Failing To Succeed

August 17, 2016

Jump over gapJeff Bezos, founder and CEO of, took a unique approach when he launched his delivery service AmazonFresh. Rather than choosing individuals who had experienced success in a similar business, he hired individuals who had failed.
Bezos believed that these individuals brought something to the table that was worth much more than high grades, awards, and an impressive resume. Rather, they brought invaluable insight they gained to overcome their recent challenges. These individuals thought outside of the box, and were willing to take risks without letting the fear of failure stand in their way. They never perceived failure as a negative experience, but rather asked themselves what they could learn from that particular experience. Bezos’s approach paid off, and his business has become extremely successful in recent years.
Failure is inevitable, and is a natural part of our lives. However, your perception of failure will determine the way that you handle it.
My former student, Gloria, stared in the face of failure more than most while she pursued her dreams of post-secondary education. Between 1980 and 2004, she enrolled and dropped out of the University of Saskatchewan a staggering 15 times. It was not for lack of effort, she was simply unable to complete a program.
It was not until 2001 when an Aboriginal support worker approached Gloria to explore why she was unable to achieve academic success. After convincing her to get an assessment, it became evident that Gloria had a learning disability. While this insight provided Gloria with an explanation for her recent challenges, she was still unable to complete a program. After 15 years of university, she walked away with only two years of credits.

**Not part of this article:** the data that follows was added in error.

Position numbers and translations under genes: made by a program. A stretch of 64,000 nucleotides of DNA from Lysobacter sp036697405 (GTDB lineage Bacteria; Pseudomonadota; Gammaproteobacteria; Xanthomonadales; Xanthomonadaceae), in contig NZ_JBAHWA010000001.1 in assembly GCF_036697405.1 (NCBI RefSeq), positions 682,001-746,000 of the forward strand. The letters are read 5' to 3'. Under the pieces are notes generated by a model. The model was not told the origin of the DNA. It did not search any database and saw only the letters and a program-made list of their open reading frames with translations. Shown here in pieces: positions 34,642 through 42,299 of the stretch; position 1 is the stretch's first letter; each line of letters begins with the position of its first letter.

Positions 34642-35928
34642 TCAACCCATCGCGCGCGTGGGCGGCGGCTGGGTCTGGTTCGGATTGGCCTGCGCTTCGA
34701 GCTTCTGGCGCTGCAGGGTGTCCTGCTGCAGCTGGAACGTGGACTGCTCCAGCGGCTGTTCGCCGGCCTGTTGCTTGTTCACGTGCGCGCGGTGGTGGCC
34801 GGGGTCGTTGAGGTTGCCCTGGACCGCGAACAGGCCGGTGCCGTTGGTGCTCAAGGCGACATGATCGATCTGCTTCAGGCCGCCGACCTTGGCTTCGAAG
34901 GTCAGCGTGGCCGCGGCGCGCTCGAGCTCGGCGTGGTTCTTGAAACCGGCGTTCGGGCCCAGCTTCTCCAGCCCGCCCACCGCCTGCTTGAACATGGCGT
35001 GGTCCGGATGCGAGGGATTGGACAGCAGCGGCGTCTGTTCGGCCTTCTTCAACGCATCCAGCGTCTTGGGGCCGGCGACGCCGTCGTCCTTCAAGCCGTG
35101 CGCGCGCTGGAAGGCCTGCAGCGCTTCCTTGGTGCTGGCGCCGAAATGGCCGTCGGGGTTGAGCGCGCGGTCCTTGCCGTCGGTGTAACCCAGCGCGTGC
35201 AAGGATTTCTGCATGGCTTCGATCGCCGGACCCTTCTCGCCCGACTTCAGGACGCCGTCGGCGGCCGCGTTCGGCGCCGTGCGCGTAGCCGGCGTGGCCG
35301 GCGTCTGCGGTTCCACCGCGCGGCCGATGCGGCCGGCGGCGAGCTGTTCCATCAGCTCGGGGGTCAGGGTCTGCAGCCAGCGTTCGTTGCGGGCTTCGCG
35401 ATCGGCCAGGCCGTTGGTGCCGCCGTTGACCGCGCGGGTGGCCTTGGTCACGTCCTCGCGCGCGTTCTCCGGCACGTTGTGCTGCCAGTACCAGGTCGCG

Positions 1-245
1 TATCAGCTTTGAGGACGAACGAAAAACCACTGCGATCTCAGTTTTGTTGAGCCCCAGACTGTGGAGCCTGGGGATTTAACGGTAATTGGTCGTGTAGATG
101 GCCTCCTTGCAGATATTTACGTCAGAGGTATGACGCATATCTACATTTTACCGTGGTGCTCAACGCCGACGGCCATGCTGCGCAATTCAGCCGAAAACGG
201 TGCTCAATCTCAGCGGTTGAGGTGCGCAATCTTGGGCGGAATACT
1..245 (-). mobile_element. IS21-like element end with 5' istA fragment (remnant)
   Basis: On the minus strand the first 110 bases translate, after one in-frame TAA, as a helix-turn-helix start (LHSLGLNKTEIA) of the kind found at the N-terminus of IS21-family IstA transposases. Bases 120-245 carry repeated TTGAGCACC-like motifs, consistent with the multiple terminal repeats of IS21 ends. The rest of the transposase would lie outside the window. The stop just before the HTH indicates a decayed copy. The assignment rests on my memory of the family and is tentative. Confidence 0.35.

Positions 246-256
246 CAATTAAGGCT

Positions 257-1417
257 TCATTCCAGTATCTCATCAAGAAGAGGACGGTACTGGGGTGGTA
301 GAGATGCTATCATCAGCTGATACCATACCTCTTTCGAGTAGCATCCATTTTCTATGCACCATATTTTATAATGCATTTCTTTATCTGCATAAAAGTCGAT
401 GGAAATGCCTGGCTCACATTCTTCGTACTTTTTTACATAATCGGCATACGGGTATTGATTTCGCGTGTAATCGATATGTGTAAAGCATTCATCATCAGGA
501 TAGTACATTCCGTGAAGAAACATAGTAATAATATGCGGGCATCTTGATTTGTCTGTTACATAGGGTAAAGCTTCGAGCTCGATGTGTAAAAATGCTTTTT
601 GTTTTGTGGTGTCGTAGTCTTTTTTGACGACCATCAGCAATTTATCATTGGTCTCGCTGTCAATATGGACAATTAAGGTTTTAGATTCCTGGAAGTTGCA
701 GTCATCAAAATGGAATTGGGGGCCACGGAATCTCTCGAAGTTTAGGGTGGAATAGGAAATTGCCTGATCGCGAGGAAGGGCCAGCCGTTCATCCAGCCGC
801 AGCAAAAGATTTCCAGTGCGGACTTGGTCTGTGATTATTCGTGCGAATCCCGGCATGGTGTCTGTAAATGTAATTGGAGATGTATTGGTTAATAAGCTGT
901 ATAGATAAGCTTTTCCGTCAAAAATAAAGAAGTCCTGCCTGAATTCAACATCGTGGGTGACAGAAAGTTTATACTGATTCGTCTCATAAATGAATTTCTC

In 2013, Gloria entered my classroom, determined to be an addictions counsellor. She took advantage of the various resources available and fought her way through the program. At the age of 55, Gloria marched triumphantly across the stage and received her diploma. Her strong skill set immediately led to employment as a case manager. Today, she empowers others to dig deep and persevere through their own personal challenges.
Failure is subjective in nature. Only you have the power to decide whether something is viewed as a failure. While the educational institutions and instructors labeled her as a failure, Gloria understood that she was everything but a failure. She never let herself become defined by her failures and never gave up.
I firmly believe that only a small portion of our growth comes from our successes. Meanwhile, most of our growth stems from our failures. Instead of teaching people how to succeed, perhaps we need to do a better job of teaching people how to fail.
*The above is an excerpt from my latest book “Goodbye Stress. Hello Life!”


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